Looking to set your 2007 monthly budget?  To max out your 401(k) or 403(b) salary deferrals next year, instruct your employer to withhold $1,291.67 per month from your pay.

Anyone 50 or older by December 31, 2007 can contribute an extra $5,000 into their 401(k) or 403(b) plan through salary deferrals next year, for a total annual contribution of $20,500, or $1,708.33 per month.

Many smaller employers offer their staff access to SIMPLE/IRAs instead.  SIMPLE's work just like 401(k) plans, which means it's up to you to fund the bulk of this retirement savings account through salary deferrals.  For 2007, the maximum contribution into your SIMPLE is $10,500, or $875.00 per month.  Anyone 50 or older by December 31st can sock away an additional $2,500 in 2007, for a total annual contribution of $13,000, or $1,083.33 per month.

Are you self-employed?  Each year, you can contribute up to 20% of your net self-employment income into a SEP IRA.  The maximum contribution for 2007 is $45,000, or $3,750 per month.

Solo 401(k)'s are an attractive alternative to many sole proprietors and business owners with no full time employees who work more than 1,000 hours per year besides a spouse.  If you don't have access to a 401(k) or 403(b) plan through another employer, the Solo 401(k) plan makes it easier for you to hit next year's max of $45,000.  If you're 50 or older, your maximum contribution into a Solo 401(k) jumps to $50,000, or $4,166.67 per month.

And don't forget about IRA's.  Even if you're covered under a retirement plan at work, you and your spouse can each contribute up to $4,000, or $333.33 per month, into a traditional IRA or Roth IRA next year, as long as your combined wages and net self-employment income exceeds the total amount contributed.  Anyone 50 or older can contribute an extra $1,000, increasing the total allowable contribution to $5,000, or $416.67 per month.

Most people won't be able to max out these tax-advantaged retirement options unless they get on a budget and put away a set amount of money each month.  With 2006 winding down, now's the time to start thinking about resetting your monthly retirement savings goals for 2007.

2007 Maximum Retirement Account Contributions


Retirement Savings Option
 
Under the age
 of 50
50 or older by December 31st

401(k) or 403(b)
 
$15,500
($1,291.67/month)
$20,500 ($1,708.33/month)

SIMPLE IRA
 
$10,500
($875.00/month)
$13,000 ($1,083.33/month)

SEP IRA
 
$45,000
($3,750.00/month)
$45,000
($3,750.00/month)

Solo 401(k)
 
$45,000
($3,750.00/month)
$50,000 or
($4,166.67/month)

IRA
 
$4,000
($333.33/month)
$5,000 ($416.67/month)

 

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TAX AND FINANCIAL PLANNING CALENDAR FOR NOVEMBER, 2006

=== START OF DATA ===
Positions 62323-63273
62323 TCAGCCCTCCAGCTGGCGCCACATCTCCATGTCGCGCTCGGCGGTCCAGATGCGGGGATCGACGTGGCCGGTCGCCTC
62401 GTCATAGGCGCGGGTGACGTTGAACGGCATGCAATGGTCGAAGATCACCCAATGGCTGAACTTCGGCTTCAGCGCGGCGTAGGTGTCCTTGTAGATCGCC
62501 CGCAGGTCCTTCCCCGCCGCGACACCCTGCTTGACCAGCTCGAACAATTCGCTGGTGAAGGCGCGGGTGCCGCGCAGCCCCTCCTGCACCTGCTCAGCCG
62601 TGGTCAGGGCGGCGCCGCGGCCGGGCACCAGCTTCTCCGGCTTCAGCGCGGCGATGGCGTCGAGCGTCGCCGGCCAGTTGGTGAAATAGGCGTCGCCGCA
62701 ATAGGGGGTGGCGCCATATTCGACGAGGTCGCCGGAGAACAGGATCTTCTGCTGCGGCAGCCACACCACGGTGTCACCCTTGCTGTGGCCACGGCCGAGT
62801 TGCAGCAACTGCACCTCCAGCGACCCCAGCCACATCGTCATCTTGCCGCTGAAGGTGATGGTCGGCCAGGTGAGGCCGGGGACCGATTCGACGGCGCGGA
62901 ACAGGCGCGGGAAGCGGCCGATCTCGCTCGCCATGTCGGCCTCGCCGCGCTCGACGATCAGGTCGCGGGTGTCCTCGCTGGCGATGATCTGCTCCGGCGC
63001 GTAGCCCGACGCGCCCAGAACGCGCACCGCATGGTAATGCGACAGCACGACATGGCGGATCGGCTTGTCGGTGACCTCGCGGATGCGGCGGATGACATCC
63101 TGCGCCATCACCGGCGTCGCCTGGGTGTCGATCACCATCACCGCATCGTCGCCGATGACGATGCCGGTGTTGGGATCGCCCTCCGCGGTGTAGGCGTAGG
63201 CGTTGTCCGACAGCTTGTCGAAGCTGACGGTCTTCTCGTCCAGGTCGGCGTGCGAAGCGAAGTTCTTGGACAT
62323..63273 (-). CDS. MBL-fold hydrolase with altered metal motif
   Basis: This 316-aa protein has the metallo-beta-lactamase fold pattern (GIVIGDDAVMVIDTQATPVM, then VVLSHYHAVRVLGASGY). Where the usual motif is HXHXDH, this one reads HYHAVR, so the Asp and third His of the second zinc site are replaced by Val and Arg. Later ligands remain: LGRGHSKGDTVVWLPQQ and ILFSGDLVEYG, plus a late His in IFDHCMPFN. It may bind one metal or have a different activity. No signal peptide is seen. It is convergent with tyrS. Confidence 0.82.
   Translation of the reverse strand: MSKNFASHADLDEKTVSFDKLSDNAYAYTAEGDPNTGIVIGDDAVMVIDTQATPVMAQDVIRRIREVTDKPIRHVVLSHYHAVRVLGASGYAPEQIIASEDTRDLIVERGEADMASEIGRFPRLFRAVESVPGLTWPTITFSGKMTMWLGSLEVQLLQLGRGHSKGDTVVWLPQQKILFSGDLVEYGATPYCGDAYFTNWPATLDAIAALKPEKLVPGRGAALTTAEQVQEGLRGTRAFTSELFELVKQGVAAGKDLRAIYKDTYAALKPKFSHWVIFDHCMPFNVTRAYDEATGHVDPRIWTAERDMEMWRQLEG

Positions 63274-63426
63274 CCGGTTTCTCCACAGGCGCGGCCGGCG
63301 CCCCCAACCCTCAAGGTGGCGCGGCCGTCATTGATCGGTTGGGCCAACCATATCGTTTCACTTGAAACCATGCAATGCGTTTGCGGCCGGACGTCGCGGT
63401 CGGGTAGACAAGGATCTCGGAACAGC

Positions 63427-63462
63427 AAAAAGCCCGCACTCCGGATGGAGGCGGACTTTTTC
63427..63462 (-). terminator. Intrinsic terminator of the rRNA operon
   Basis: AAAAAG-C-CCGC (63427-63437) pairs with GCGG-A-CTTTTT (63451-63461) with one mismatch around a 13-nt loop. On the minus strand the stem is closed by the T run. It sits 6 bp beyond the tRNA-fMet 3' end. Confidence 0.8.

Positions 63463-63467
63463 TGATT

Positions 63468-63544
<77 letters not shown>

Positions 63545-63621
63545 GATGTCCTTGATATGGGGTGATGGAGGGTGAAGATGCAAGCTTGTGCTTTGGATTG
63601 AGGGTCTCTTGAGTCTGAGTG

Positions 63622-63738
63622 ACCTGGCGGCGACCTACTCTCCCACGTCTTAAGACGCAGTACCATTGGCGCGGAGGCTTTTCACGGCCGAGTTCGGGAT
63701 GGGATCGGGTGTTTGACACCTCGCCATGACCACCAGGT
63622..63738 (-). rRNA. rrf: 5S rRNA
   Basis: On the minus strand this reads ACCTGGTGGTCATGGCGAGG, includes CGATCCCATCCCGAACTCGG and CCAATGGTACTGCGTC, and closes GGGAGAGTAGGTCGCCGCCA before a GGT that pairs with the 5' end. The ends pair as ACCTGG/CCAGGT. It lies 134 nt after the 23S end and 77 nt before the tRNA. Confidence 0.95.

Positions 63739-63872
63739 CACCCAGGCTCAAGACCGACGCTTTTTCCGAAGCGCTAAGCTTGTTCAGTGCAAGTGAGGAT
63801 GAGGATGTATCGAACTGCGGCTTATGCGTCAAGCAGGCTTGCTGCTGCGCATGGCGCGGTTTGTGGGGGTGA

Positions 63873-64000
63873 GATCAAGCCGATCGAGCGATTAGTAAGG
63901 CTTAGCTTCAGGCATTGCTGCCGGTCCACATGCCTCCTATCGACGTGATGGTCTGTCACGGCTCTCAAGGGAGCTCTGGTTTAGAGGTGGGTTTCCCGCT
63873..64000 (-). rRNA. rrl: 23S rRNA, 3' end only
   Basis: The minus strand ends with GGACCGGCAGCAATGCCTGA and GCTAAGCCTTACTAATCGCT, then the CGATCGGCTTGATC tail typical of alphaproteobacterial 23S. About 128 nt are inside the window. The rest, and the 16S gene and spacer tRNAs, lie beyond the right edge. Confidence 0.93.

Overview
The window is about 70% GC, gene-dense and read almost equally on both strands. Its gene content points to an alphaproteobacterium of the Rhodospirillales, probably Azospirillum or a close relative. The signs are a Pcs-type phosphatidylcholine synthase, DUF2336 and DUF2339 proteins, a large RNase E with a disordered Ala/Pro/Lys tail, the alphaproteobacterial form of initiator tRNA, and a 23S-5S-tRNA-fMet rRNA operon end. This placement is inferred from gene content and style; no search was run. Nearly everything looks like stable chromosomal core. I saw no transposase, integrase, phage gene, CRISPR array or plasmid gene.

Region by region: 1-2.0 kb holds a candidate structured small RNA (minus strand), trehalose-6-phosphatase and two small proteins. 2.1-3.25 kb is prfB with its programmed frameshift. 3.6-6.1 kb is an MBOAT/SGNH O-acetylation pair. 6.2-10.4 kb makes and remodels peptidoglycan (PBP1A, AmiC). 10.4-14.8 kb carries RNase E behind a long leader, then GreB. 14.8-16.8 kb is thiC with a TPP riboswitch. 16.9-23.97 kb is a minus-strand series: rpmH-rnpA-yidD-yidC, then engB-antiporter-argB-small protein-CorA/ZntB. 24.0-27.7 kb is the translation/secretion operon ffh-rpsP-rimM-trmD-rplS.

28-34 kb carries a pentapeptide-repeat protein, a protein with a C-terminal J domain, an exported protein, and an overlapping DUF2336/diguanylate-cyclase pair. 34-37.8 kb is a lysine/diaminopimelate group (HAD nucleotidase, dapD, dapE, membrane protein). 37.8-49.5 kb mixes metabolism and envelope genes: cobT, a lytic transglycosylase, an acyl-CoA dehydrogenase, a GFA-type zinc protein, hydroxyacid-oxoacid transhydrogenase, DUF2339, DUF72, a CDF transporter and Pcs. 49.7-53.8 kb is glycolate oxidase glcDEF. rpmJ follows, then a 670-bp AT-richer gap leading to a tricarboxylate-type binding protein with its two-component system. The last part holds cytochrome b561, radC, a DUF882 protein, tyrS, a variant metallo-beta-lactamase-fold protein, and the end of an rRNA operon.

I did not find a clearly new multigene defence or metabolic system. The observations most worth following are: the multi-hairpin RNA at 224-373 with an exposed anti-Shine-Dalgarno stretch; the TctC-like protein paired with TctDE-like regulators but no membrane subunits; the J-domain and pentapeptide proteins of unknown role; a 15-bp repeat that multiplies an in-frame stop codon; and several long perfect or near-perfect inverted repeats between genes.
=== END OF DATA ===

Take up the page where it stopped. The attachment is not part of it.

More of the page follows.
Month

Income Taxes

Saving and Investing

 

 

 

November

  • Good time to make semi-annual donation of clothing and household items to charitable organizations.  Don't forget to make a list, including each item's condition, since only items "good or better" now qualify for deduction.
  • Need to make applicable elections in connection with employer's flexible spending account
  • Contact an MDTAXES CPA to discuss any year end tax planning questions or strategies
  • Determine whether to convert your IRAs to a Roth IRA if your income will be less than $100,000 this year
  • Order your free credit report from here

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2006 & 2007 TAX FACTS

  • For 2006, the standard deduction for a single individual is $5,150 and for a married couple is $10,300. A person will benefit by itemizing once allowable deductions exceed the applicable standard deduction. Itemized deductions include state and local income taxes (or sales taxes), real estate taxes, mortgage interest, charitable contributions, and unreimbursed employee business expenses.
  • For 2006, the personal exemption is $3,300. Individuals will claim a personal deduction for themselves, their spouse, and their dependents. 
  • The maximum earnings subject to social security taxes is $94,200 for 2006, and increases to $97,500 in 2007.
  • The standard mileage rate is $.445 per business mile for 2006.
  • The maximum annual contribution into a 401(k) plan or a 403(b) plan is $15,000 for 2006, increasing to $15,500 in 2007.  And if you'll be 50 or older by December 31, 2006, you can contribute an extra $5,000 into your 401(k) or 403(b) account this year.
  • The maximum annual contribution to your IRA is $4,000 for 2006 and 2007.  And if you turn 50 by December 31st, you can contribute an extra $1,000 that year.  You have until April 15, 2007 to make your 2006 IRA contributions. 

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copyright - 2006 - CPANiche, LLC

 


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Tax and financial planning calendar for November, 2006